Difference between revisions of "CE"

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The term "Common Era" (CE) is an anti-Christian attempt to conceal that Jesus is the historical basis for the primary calendar dating system.  "Common Era" has no real meaning, and even the origin of this term is unclear. The 1972 Webster's Seventh New Collegiate Dictionary has no entry for "Common Era." A later edition (11th) defines it as the Christian Era. The first recorded use of the phrase "common era" was in 1708. <ref> http://books.google.com/books?id=D_wvAAAAYAAJ&pg=RA2-PA515&dq=%22common+era%22&lr=lang_en&as_drrb_is=b&as_minm_is=1&as_miny_is=800&as_maxm_is=1&as_maxy_is=1740&as_brr=0&cd=2#v=onepage&q=%22common%20era%22&f=false</ref>
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The term "Common Era" (CE) is an anti-Christian attempt to conceal that Jesus is the historical basis for the primary calendar dating system.  "Common Era" has no real meaning, and even the origin of this term is unclear. A later edition (11th) defines it as the Christian Era. The first recorded use of the phrase "common era" was in 1708. <ref> http://books.google.com/books?id=D_wvAAAAYAAJ&pg=RA2-PA515&dq=%22common+era%22&lr=lang_en&as_drrb_is=b&as_minm_is=1&as_miny_is=800&as_maxm_is=1&as_maxy_is=1740&as_brr=0&cd=2#v=onepage&q=%22common%20era%22&f=false</ref>
  
The established calendar dating system is based on the calculations of [[Dionysius Exiguus]] for the birthyear of [[Jesus]] relative to the foundation of Rome<ref>[http://eclipse.gsfc.nasa.gov/SEhelp/calendars.html Index to Calendars, NASA site]. The story is actually more complex, because pagan and murderer Emperor Diocletian had replaced the system that date events from the Foundation of Rome by a system based on himself, but the conversion between the then-called "A.D." (Anno Diocletian) and the foundation of Rome (Anno Urbis Conditae) was just a matter of adding an integer</ref>, and no one disputes that.  But this birth did not begin a "common" era, or any immediate change in history.  The 1997 [[Merriam-Webster]]'s Collegiate Dictionary gives a date of 1889 for the origin of the term "Common Era," but there is no indication  of who began using it then, and why.  Some claim it is a substitute for an occasional reference to the "Vulgar Era," with "vulgar" being Latin for "common" but acquiring a derogatory English meaning over time.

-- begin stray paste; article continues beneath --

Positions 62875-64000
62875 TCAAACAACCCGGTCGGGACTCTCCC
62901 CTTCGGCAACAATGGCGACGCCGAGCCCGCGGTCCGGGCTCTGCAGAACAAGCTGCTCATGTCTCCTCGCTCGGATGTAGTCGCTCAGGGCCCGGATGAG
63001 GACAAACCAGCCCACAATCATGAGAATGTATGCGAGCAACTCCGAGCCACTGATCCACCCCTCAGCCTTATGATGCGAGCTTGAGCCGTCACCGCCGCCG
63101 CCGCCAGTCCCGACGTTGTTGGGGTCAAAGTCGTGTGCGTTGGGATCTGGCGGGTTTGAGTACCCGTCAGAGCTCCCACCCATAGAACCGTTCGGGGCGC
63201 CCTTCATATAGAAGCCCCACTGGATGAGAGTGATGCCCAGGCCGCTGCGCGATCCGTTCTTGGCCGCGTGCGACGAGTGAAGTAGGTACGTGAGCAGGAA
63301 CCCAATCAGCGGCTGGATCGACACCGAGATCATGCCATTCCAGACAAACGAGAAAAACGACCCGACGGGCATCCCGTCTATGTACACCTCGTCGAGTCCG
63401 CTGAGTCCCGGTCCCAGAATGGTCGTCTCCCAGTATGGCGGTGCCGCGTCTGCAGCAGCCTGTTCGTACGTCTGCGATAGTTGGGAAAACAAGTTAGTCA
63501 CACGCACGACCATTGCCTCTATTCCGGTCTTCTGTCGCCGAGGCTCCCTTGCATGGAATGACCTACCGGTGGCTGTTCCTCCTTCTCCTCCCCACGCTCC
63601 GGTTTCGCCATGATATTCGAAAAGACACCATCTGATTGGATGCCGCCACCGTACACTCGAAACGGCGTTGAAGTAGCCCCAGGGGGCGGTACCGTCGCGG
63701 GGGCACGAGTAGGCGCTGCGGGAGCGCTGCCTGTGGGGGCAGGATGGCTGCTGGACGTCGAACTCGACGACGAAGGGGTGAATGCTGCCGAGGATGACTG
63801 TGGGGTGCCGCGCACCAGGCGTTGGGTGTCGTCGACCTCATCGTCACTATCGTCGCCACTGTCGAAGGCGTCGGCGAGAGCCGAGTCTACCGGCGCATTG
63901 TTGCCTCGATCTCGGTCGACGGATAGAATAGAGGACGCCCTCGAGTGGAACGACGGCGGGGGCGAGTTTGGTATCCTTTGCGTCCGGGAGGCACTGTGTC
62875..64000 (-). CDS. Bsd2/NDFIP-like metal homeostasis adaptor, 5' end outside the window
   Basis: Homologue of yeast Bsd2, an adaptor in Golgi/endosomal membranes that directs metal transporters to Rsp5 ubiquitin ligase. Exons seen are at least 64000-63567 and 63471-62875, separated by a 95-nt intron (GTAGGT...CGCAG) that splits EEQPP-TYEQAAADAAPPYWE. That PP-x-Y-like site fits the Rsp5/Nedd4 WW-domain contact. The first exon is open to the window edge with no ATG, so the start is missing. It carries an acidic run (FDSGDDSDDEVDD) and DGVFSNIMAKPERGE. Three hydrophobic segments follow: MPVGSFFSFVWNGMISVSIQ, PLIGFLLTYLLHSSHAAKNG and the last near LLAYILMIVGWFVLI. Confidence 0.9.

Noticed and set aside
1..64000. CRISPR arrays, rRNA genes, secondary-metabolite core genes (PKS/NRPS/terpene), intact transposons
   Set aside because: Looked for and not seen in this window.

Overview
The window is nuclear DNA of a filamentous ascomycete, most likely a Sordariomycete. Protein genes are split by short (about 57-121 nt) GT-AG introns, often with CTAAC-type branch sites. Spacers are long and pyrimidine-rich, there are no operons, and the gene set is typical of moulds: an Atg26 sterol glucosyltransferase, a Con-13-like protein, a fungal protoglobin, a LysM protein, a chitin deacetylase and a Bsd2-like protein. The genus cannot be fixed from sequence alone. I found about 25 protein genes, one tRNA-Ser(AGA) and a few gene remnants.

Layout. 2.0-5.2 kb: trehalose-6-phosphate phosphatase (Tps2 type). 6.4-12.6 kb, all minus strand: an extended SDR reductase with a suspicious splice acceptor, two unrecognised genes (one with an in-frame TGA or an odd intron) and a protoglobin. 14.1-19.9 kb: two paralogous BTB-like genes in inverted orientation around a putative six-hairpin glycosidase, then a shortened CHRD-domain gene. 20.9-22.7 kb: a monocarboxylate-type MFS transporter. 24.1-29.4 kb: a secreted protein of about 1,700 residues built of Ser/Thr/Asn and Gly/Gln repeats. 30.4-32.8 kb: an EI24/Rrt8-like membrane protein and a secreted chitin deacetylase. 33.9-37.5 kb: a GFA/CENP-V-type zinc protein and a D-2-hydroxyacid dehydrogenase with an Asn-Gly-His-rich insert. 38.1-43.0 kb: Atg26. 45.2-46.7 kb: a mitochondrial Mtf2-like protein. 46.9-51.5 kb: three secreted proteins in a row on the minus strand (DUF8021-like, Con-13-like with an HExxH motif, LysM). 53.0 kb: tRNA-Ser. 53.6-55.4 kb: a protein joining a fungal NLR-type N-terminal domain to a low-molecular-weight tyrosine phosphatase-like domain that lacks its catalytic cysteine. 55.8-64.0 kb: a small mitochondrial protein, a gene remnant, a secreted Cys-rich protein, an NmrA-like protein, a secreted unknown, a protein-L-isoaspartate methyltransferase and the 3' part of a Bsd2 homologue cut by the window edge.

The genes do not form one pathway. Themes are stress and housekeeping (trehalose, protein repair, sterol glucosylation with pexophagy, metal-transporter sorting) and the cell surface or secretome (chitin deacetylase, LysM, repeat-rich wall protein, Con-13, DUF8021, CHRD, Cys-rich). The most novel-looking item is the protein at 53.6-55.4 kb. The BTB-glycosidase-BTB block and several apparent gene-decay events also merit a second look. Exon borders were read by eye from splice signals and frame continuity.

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The established calendar dating system, which uses the 'AD' notation, is based on the calculations of [[Dionysius Exiguus]] for the birthyear of [[Jesus]] relative to the foundation of Rome<ref>[http://eclipse.gsfc.nasa.gov/SEhelp/calendars.html Index to Calendars, NASA site]</ref>. At the time, dates used the 'AD' system instituted by pagan and murderer Emperor Diocletian, which used his own date of birth as year 0. Because Dionysius Exiguus in the year 525 wanted to end the memorialization of an evil man who persecuted Christians, he invented a new numbering system based on his calculations of the birth year of Jesus Christ.  
  
While use of "Common Era" attempts to erase recognition for the Christian basis of the calendar, there are not similar attempts to erase non-Christian religious names from the calendar, such as the days of the week named after Norse gods.  Numerous texts, particularly schoolbooks, have replaced "B.C./A.D." with "Common Era" symbols over the past decade.